Johnny Briceño

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Johnny Briceño
Leader of the Opposition
In office
30 March 2008 – 18 October 2011
Monarch Elizabeth II
Governor General Colville Young
Prime Minister Dean Barrow
Preceded by Said Musa
Succeeded by Francis Fonseca
Member of the Belize House of Representatives for Orange Walk Central
Assumed office
30 June 1993
Preceded by Leopoldo Briceño
Personal details
Born Juan Antonio Briceño
(1960-07-17) 17 July 1960 (age 54)
Orange Walk Town, British Honduras
(now Belize)
Political party People's United Party
Residence Orange Walk Town, Belize
Alma mater St. John's College
University of Texas

Juan Antonio Briceño, commonly known as Johnny Briceño or simply Johnny (born 17 July 1960), is a Belizean politician who served as leader of the People's United Party (PUP), as well as the Leader of the Opposition, from 2008 to 2011. Previously, he was Deputy Prime Minister from 1998 to 2007.


A native of Orange Walk Town, Briceño was first elected to the Belize House of Representatives from the Orange Walk Central constituency in 1993.[1] He was appointed as Deputy Prime Minister and Minister of Natural Resources and the Environment, Commerce and Industry in 1998 after the PUP returned to power in the 1998 election. In August 2004 he led a group of ministers, known as the G-7 alliance, who made a number of reform demands, including the dismissal of Ralph Fonseca from the Cabinet. When Prime Minister Said Musa failed to meet these demands, the group resigned; however, Musa subsequently agreed to all of the demands except for the dismissal of Fonseca and the G-7 ministers remained in the Cabinet. Briceño was later one of the ministers who opposed Musa's proposal to settle the country's Universal Health Services debt; as a result of this, Musa attempted to demote Briceño from his position as Deputy Prime Minister, but Briceño refused to accept the lesser posts in the Cabinet that he was offered and instead resigned from the Cabinet on June 5, 2007.[2]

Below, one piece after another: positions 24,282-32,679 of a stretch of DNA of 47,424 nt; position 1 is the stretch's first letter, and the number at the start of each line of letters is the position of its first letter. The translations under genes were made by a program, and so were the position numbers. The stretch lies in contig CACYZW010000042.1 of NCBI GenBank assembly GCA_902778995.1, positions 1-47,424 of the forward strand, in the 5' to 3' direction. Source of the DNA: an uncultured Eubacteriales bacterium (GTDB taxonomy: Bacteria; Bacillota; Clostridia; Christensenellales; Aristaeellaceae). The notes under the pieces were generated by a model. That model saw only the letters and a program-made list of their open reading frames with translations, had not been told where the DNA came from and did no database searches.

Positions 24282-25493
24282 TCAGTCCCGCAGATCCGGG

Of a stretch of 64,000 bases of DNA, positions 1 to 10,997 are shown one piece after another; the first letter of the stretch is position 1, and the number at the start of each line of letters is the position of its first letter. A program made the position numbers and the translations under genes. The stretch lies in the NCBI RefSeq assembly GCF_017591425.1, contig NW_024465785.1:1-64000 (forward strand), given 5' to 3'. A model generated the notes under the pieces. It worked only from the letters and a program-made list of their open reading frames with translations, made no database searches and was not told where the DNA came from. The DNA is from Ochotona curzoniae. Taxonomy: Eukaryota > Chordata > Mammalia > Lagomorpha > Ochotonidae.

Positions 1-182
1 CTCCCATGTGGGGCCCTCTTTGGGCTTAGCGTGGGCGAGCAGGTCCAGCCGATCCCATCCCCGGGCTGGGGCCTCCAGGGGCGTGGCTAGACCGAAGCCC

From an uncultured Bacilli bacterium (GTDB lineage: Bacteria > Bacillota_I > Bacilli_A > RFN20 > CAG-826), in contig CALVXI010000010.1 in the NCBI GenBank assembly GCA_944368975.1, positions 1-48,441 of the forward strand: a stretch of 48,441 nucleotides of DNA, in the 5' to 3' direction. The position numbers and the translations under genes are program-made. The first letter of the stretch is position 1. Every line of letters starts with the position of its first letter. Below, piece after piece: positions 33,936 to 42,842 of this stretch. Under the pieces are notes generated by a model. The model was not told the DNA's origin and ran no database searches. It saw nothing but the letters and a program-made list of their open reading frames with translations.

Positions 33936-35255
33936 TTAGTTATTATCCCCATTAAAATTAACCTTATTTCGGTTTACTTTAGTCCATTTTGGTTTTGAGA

At a national convention of the PUP in July 2007, Briceño was re-elected as one of the party's deputy leaders.[3] In the February 2008 general election, in which the PUP was defeated, Briceño was re-elected in his constituency of Orange Walk Central; he was one of only six successful PUP candidates.[4]

On March 30, 2008, Briceño was elected as the leader of the PUP at a party convention in Belmopan, succeeding Musa. He defeated Francis Fonseca, who was considered to be the candidate preferred by the party establishment, receiving 330 votes against 310 for Fonseca.[5]

Citing unspecified health issues, Briceño abruptly resigned as both PUP and opposition leader in October 2011 without leading the party in a general election. He retained his seat in the National Assembly.[6] He was succeeded in both leadership positions by Fonseca.

2015 recording incident[edit]

In March 2015, shortly after the PUP's decisive defeat in municipal elections, a recording was made public of Briceño sharply criticizing the 1998–2008 Musa government. In the recording, Briceño accused Musa and Ralph Fonseca of stealing "millions, tens of millions of dollars," and stated, "... had this been another country they would have been in jail right now." Briceño also claimed he went deeply into debt personally as PUP leader on the party's behalf, and blamed Francis Fonseca for losing the 2012 election.

Briceño claimed the recording was made without his consent and refused to comment on it. Francis Fonseca characterized the incident as an "internal party matter."[7]


  1. ^ Hon. Juan Antonio (Johnny) Briceno. National Assembly (Belize). (accessed 23 September 2014)
  2. ^ "Vildo is Deputy P.M. – Florencio replaces Johnny!", Amandala Online, June 5, 2007.
  3. ^ Adele Ramos, "Musa and Ralph step down - PUP D-day March 30!", Amandala Online, February 15, 2008.
  4. ^ "Confirmed winners", Amandala Online, February 8, 2008.
  5. ^ "Johnny stuns Francis in 'Pan!", Amandala Online, April 1, 2008.
  6. ^ "Johnny Briceño steps down as Leader of the PUP", The San Pedro Sun, October 7, 2011. (accessed 23 September 2014)
  7. ^ Ali, Marion. "CONfirmation!", The Reporter, 13 March 2015. (accessed 31 March 2015)

External links[edit]